“The occurrence and development of events by chance in a happy or beneficial way”
That’s how Lynne E. Maquat, PhD, describes the process of how her research extended to Fragile X syndrome to better understand it and ultimately find advanced treatments.
“As a card-carrying biochemist/molecular biologist, most of my 35-plus year career has been spent discovering the causes of inherited human diseases,” said Dr. Maquat, J. Lowell Orbison Endowed Chair and Professor, Department of Biochemistry and Biophysics, School of Medicine and Dentistry, and Director, University of Rochester Center for RNA Biology. “While studying one disease and simultaneously obtaining results pertinent to Fragile X syndrome, together with knowing there is no cure for Fragile X syndrome, my lab jumped at the chance to make a difference.”
Breaking Down Neurons
In Fragile X syndrome, neurons don’t mature properly.
This leads to the failure of the nervous system to effectively transmit information. Reasons remain unclear, but one laboratory has solid evidence the stability of many messenger RNAs — the molecules that produce proteins in our cells — is abnormal.
“We believe these abnormalities contribute to the development of Fragile X.”
Controlling NMD Is Key in Fragile X
Nonsense-mediated decay (NMD) plays an important role in Fragile X, as well as many other genetic syndromes. NMD is a “housekeeping” process that protects cells from mistakes they often make when expressing genetic material. It is used by cells to help them adapt when growth conditions change.
“We’ve found NMD is hyper-activated in Fragile X syndrome,” said Dr. Maquat, who earned a BA in Biology at the University of Connecticut and a PhD in Biochemistry at the University of Wisconsin-Madison. “NMD is working overtime, and this extra activity could be detrimental to cells in the brain.”
Can Approved Drugs Help?
The good news is there are approved drugs on the market that inhibit NMD.
But in order to match an appropriate drug with the needs of Fragile X patients, researchers need to understand the specific molecular defects that lead to Fragile X.
“Drugs target molecules in our cells, so once we know the molecular cause of Fragile X and how exactly NMD plays a role we can pick or develop a drug that targets that particular process,” Dr. Maquat said.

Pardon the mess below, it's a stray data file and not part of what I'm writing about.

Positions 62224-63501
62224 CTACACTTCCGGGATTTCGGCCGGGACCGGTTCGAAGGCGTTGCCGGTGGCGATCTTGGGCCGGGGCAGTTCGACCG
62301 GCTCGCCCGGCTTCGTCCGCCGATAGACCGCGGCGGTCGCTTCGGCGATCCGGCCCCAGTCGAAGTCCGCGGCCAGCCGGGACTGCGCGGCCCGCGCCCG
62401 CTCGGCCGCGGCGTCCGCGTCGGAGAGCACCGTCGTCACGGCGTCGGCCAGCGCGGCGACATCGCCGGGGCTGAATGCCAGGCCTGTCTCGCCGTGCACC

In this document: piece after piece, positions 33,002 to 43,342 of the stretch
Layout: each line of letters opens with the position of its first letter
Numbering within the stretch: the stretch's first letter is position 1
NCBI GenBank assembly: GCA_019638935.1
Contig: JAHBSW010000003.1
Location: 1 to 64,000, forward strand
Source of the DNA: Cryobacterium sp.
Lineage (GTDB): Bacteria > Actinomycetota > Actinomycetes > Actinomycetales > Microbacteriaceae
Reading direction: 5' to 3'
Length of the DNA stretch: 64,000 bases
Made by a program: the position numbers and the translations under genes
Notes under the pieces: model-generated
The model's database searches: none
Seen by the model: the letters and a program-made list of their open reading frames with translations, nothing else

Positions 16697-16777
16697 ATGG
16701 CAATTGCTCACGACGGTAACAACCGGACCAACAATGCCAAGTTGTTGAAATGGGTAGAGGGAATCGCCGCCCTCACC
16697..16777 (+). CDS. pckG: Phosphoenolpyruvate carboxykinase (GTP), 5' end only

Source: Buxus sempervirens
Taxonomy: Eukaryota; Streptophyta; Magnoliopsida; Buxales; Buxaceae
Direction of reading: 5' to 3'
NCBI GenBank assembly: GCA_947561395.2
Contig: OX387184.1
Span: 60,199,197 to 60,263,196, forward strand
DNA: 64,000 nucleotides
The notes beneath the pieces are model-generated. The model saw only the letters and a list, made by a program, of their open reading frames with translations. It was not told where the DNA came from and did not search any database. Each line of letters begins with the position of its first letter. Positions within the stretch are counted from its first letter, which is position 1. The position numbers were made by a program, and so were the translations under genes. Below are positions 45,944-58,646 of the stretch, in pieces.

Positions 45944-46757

The goal is to identify drugs that are likely to be more effective and have fewer side effects because they target a particular mechanism. Although her lab has not yet tested approved drugs on patients with Fragile X, researchers have used human kidney cells, which are easier to work with than neurons, to recapitulate Fragile X syndrome and understand how NMD is in over-drive.
“This is one approach to precision medicine, and we want to use this approach to tackle Fragile X,” she said. “I believe we are the only lab studying Fragile X from the molecular perspective of NMD and messenger RNA stability. Moving forward, we plan to use skin cells from Fragile X patients and brains cells from individuals without the disease that we can engineer to behave like neurons from Fragile X patients.”
FRAXA Support Is Critical for Fragile X Research
Dr. Maquat said her biggest obstacles are financial.
It is very expensive to develop the proper cells to study Fragile X syndrome and her lab could not have gotten as far without funding.
“We are extremely grateful to the FRAXA Research Foundation,” Maquat said. “FRAXA’s support has been essential to our work. Without FRAXA funding, my lab would not be pursuing research on Fragile X, which is desperately needed. Though the work in my lab is considered basic science, our ultimate goal is to help people. It’s only through funding from FRAXA and other organizations that we can bring new treatments to patients who need them.”
Theodore G. Coutilish is Vice Chancellor for Marketing and Community Relations at Oakland Community College in Michigan. Coutilish has enjoyed more than two decades of higher education marketing communications leadership experience.
Over the years, his peers have recognized his work with numerous prestigious awards, including IABC Detroit’s 2012 Communicator of the Year, the chapter’s highest honor, recognizing lifelong professional communications excellence. He lives in the City of Grosse Pointe, Michigan, with his wife, Mary Beth, and their son, Andrew, who has autism and Fragile X syndrome. He earned a MA from University of Detroit Mercy in 1994 and a BA in print journalism in 1987 from Wayne State University.